The first inferno: communication
It is generally thought that Buddhism introduced the notion of ”hell” into Japanese culture. In fact the idea of hell is already found in the original religion of Japan, Shinto, ”the way of the gods,” in the myth of Izanagi and Izanami, recounted in the Kojiki. Giving birth to the god of fire, Izanami burnt her womb and died. Izanagi went on a journey to the land of the dead and called to Izanami until she came back to life. But she replied that she could only return on one condition, that Izanagi did not look at her. Izanagi`s impatience was his downfall: unable to wait he lit a little fire. What he saw was not his beautiful sister and wife, but a mass of rotting flesh, covered in maggots. This myth is the same as the Western one of Orpheus and Eurydice, told by the Latin poet Ovid in Metamorphosis (Book XI ff.). The latter, however, lacks the macabre detail found in the Kojiki.
This story is the starting point of the first of Araki`s hells and is described in the photographic album Senchimentaruna Tabi, Fuyu no Tabi (”Sentimental Journey: Winter Journey”), which deeply moved me because I, too, in the same years at the end of the 80s, lost my wife in a similar way. This book is like a photographic documentary, in which art and life intertwine and merge according to a model that has precedents in literature and the visual arts, for example in Truman Capote and Sophie Calle. However, Araki`s book, is characterized by a sentiment that finds inspiration in the Buddhist monk Genshin (942-1017) and his fundamental work Ōjōyōshū. One passage from this work describes the way in which you must help the dying pass into the hereafter, accompanying them with expressions of encouragement, burning incense and uttering words that announce their transit to the Pure Land. In Araki`s book you only see the hand that holds the dying person. Another image shows his wife in her coffin, with a calm face, surrounded by flowers, with the photograph of her favorite cat by her side. Another photograph shows the chimney from which smoke from the cremation leaves, sign of the transient and ephemeral nature of every human thing. The Japanese aesthetic category where Sentimental Journey: Winter Journey is located is the mono no aware, i.e. the knowledge of the precariousness of all things accompanied by a feeling of deep sentiment.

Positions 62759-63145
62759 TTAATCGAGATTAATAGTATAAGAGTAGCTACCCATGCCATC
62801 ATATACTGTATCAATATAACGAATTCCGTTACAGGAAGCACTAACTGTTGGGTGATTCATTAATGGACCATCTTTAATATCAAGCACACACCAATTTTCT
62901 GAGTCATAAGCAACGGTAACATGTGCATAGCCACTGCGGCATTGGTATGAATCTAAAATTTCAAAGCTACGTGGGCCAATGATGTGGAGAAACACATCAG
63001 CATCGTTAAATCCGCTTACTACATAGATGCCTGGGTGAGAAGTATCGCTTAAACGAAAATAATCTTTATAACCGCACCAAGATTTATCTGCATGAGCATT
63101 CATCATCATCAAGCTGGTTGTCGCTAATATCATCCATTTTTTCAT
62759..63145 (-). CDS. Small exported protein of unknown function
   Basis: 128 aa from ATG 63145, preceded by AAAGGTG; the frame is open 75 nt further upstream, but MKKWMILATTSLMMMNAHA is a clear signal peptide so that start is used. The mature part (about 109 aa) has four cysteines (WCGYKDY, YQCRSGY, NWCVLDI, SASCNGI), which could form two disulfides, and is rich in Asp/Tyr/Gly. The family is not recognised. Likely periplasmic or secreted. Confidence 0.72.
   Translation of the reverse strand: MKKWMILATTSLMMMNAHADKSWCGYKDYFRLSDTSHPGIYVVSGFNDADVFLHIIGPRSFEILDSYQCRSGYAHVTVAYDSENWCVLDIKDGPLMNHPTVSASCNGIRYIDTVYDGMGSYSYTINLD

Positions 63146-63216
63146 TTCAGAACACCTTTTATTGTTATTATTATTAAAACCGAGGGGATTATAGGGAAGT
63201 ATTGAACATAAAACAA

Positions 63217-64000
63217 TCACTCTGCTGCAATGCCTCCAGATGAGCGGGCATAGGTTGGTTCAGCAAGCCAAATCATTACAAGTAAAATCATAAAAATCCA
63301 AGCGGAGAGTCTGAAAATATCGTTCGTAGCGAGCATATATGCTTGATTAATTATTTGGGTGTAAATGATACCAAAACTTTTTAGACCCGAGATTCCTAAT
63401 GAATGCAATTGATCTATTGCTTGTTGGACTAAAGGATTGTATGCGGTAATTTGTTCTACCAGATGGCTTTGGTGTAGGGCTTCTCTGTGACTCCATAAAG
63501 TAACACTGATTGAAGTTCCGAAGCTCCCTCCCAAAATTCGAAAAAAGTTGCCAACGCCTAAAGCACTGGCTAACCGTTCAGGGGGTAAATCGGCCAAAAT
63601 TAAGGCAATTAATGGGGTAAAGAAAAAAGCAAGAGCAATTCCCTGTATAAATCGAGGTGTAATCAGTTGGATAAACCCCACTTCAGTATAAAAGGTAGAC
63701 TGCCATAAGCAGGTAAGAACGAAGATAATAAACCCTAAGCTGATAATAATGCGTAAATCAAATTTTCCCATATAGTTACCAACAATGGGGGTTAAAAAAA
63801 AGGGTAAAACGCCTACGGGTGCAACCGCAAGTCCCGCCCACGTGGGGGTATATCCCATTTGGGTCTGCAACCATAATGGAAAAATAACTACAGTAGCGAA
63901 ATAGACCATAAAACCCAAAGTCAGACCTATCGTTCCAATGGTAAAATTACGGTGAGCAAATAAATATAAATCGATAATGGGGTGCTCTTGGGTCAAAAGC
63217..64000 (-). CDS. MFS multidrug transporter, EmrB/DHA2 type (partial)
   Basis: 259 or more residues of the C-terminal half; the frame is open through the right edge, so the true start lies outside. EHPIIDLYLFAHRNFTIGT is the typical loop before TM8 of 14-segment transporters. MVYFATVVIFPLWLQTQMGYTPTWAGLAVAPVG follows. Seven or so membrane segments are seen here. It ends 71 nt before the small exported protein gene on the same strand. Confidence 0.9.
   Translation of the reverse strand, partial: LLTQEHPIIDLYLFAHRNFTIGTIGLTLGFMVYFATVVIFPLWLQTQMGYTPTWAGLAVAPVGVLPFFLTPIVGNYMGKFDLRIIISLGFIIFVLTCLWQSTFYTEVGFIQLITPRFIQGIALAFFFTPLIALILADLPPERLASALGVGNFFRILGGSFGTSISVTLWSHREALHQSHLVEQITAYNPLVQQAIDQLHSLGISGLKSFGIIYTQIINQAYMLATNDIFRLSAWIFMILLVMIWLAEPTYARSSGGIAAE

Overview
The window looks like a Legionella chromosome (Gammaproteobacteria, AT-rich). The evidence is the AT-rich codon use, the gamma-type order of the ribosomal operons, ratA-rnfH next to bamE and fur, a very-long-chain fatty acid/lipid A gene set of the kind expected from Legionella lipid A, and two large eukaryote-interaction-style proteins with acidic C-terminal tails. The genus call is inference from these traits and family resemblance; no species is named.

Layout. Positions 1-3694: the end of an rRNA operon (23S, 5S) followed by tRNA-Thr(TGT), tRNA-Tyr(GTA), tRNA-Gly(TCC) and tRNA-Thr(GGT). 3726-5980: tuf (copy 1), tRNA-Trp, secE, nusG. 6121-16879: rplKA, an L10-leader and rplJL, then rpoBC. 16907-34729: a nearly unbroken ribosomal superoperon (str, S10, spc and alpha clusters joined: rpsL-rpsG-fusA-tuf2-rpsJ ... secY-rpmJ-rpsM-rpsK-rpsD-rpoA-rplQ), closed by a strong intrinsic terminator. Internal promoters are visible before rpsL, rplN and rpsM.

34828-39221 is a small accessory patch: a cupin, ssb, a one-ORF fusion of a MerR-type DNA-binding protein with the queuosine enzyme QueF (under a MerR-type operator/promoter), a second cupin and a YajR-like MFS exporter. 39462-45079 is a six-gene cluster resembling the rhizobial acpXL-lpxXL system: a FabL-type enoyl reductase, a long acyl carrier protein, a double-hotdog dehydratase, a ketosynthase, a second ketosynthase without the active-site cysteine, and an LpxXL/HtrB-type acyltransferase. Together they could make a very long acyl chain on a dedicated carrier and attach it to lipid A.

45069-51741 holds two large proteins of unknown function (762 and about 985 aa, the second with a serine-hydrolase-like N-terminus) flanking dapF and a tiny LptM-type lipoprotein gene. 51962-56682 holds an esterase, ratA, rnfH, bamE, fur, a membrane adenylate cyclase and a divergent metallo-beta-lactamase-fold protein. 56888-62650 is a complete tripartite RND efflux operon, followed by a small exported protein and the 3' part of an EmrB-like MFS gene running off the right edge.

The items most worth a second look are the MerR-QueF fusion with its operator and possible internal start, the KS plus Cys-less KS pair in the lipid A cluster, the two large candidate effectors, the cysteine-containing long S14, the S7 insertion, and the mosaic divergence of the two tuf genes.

This feeling, however, is not expressed in a novel, such as Murasaki Shikibu`s The Tale of Genji, or in a poem or a painting, but in the most realistic and immediate way, that of photography and with a beautifully bound volume where the idea of duration is implicit. Thus, a way of thinking intervenes that is more Western than typically Japanese. In this way a contradiction arises between Buddhist impermanence and the Western desire to pass on the experience, transforming it into something to communicate to contemporaries and transmit to posterity.
According to the German philosopher Theodor W. Adorno, a work of art presents contradictory aspects which it is naive to expect can be overcome in a harmonious and pacific vision. One of the greatest contradictions emerges from the opposition between its ”fetish” character and the size of the apparition taken on by the beautiful artistic fact: in fact, if on one hand the work of art is a thing amongst things, on the other hand it shows itself with the speed and the immateriality of lightening. Therefore the work of art now appears as something immobile, now something dynamic: or rather, more properly its truth becomes eloquent in the str11th of triggering of res and apparition. In this way Adorno, on one hand recognizes the ephemeral and impermanent character of the experience (the apparition), and on the other justifies its reification.
However, for those who, like Araki and like me, belong to the generation after Adorno, things are not so simple, because, from the 1960s onwards, we have been battered by the tsunami of mass media communication, which has enormously str11thened the ephemeral, superficial and futile character of the experience, completely removing both the sentimental character of mono no aware, and the amazing and marvelous character of the apparition. This aspect of the contemporary experience has been defined by historians by the term presentism: it is a would-be new historicist regime in which immediacy and simultaneity acquire a hegemonic role and remove value from both the past and the future, sinking us in an ocean of inanity and nihilism. In my book Miracles and Traumas of Communication (2009), I described this phenomenon that, from 1968 to today, has completely destabilized the traditional aesthetic categories and has also transformed our way of feeling in a sensology, as I showed in my book On Feeling (1991).
The first hell, therefore, would not only be the pain of a tragic loss, but the impossibility of our feeling the awareness of things, as was perceived in the Heian period: on one hand we still feel emotion and sympathy for things and pain for those who have left us, on the other, the society of appearance, of which we play a part, introduces a certain malaise into our souls, so that we would like to escape and spend years in solitude like Genshin (942-1017), in meditation and contemplation.